Criterion Theatre Executive Director Eli Mellen plans a robust calendar of movies and events once the Bar Harbor landmark opens again this spring. The interior of the theater, as well as the roof, is undergoing extensive renovations. PHOTO BY ROBERT LEVIN

Criterion leaders envision community hub

BAR HARBOR — The man charged with running the revamped Criterion Theatre when it reopens this spring envisions overseeing a vital, engaged space for people from across all spectrums of the Mount Desert Island area community.

Executive Director Eli Mellen said during a recent tour of the building’s interior that fostering the feeling that the theater is an important hub of the area is one of the primary goals held by himself and the nonprofit’s board of directors.

“First and foremost, we want it to be a space that the community can use again,” Mellen said. “One of the primary things I am working on … is to make it as exciting a place as possible for as many people as we can.”

Programming at the Criterion will be approximately 75 percent movies and 25 percent arts. The latter could consist of live music, local theater, dance and other performance-oriented events, said Michael Boland, president of the Bar Harbor Jazz Festival, the nonprofit group that owns the theater building.

“In general, we are going to be that big Hollywood movie house that the Criterion has been for the past 85 years,” Boland said. “We want to be the performing arts and movie house for the island and for the whole of Hancock County.”

Boland said the theater plans to show blockbuster movies all through the tourist season. The profits generated by movie ticket sales will be used to support the broad range of community events that supporters of the theater have expressed interest in.

The local performing arts scene is growing, and Mellen thinks the Criterion is in the ideal position to become the center of it. He envisions a robust calendar of events filling the 25 percent of time that the theater is not showing movies, he said.

“The board does really appreciate the space as a jewel of the island,” Mellen said. “It feels that the arts are about to make a resurgence, in a really new and real way in the area. And we would love to be able to offer the space as the beating heart of the resurgence.”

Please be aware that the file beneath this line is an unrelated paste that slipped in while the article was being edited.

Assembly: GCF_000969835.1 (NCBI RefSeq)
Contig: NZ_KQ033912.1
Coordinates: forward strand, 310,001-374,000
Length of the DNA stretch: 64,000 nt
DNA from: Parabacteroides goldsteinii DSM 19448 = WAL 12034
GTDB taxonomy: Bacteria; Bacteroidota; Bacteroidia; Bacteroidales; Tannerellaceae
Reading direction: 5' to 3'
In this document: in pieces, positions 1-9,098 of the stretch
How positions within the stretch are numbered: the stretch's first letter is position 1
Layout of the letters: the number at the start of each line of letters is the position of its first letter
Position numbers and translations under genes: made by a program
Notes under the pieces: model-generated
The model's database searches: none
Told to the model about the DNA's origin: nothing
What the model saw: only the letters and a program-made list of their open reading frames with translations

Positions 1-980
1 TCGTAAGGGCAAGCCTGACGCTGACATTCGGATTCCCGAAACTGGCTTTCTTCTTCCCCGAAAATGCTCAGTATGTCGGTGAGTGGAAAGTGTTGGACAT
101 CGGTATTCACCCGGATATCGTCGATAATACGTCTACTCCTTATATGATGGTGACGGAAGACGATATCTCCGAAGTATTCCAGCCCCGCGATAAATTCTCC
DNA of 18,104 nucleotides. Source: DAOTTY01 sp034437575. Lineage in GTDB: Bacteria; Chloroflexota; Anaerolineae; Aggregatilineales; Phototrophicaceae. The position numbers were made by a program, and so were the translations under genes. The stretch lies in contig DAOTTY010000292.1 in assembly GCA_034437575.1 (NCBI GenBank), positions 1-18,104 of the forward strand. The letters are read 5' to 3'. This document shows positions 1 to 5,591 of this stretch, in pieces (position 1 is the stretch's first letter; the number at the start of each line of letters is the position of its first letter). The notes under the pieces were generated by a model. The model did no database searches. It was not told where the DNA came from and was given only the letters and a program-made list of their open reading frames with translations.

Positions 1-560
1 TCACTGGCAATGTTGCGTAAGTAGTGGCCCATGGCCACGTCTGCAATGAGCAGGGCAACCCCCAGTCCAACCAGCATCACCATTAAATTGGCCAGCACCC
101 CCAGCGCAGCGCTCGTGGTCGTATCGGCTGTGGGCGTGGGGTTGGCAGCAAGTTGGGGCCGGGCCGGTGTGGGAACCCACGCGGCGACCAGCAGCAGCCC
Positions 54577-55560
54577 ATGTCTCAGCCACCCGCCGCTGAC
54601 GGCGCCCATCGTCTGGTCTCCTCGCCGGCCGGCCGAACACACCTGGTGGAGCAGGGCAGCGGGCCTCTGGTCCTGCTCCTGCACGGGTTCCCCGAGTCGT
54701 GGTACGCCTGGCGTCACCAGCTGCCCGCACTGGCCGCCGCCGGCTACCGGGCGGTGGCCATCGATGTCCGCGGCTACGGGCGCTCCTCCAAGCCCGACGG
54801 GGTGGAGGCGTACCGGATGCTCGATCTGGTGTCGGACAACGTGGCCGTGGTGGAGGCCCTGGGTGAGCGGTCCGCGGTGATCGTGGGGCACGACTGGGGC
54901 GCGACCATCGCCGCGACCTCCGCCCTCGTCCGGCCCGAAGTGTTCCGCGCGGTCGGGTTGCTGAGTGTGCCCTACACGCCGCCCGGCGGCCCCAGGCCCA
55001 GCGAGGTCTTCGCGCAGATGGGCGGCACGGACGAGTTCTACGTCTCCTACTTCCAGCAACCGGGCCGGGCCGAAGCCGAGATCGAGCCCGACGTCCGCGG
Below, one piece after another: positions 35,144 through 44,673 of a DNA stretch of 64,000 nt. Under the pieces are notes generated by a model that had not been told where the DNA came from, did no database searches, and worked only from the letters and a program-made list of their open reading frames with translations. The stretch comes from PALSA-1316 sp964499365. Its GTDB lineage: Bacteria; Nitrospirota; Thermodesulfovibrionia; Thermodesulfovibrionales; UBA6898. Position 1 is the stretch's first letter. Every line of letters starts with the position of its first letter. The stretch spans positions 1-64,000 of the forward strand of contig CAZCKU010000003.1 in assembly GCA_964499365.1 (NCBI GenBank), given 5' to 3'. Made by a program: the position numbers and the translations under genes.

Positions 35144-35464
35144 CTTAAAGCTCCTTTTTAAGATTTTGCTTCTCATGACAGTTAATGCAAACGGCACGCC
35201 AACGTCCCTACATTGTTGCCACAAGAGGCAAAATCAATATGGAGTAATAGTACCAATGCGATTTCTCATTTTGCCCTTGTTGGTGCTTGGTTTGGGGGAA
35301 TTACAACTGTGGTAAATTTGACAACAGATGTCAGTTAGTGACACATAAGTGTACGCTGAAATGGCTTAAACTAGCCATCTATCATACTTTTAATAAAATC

A number of renovations have been underway this winter at the art deco style theater. Extensive mold remediation is complete. The air inside the theater is clean and dry. Roof work is ongoing. Portions of the stage have been rebuilt and the entire stage re-floored. Plans are in the works for restroom renovations to make the structure compliant with the Americans with Disabilities Act.

Another project underway is the renovation of the theater’s aging seats, including new upholstery and stuffing on many. Boland said that after some rows of seating are removed and rearranged, most of the seats in the center section will gain 50 percent more leg room.

As a Master of Philosophy student at College of the Atlantic, Mellen studied ideas of community, and gained skills in nonprofit management from a recent stint at the Abbe Museum. He is genuinely interested in the challenges of running the theater, from grant writing to programming. Most of all, he said, he wants people to see the Criterion as an active place.

“Something that I am really excited to try and bring out in this space … is that it’s not just a passive experience,” Mellen said. “You come, you interact with your neighbors if you want to, and you’re involved in the community.”

One of the projects he is working on now is to set up theatrical tours of the historic theater which will focus on a broad spectrum of Maine arts, not just local history. Members of Bass Harbor’s Mohawk Collective are being tapped to lead the tours. The theater is also in discussions with the group about putting on a family entertainment show regularly throughout the season, he said.

The Bar Harbor Jazz Festival took ownership of the Criterion in the fall of 2014 after an anonymous $2 million donation enabled the group to buy the building outright. The group continues to fundraise to meet further renovation needs.


Robert Levin

Robert Levin

Former reporter Robert Levin covered the people, businesses, governmental and nonprofit agencies of Bar Harbor. [email protected]
Robert Levin

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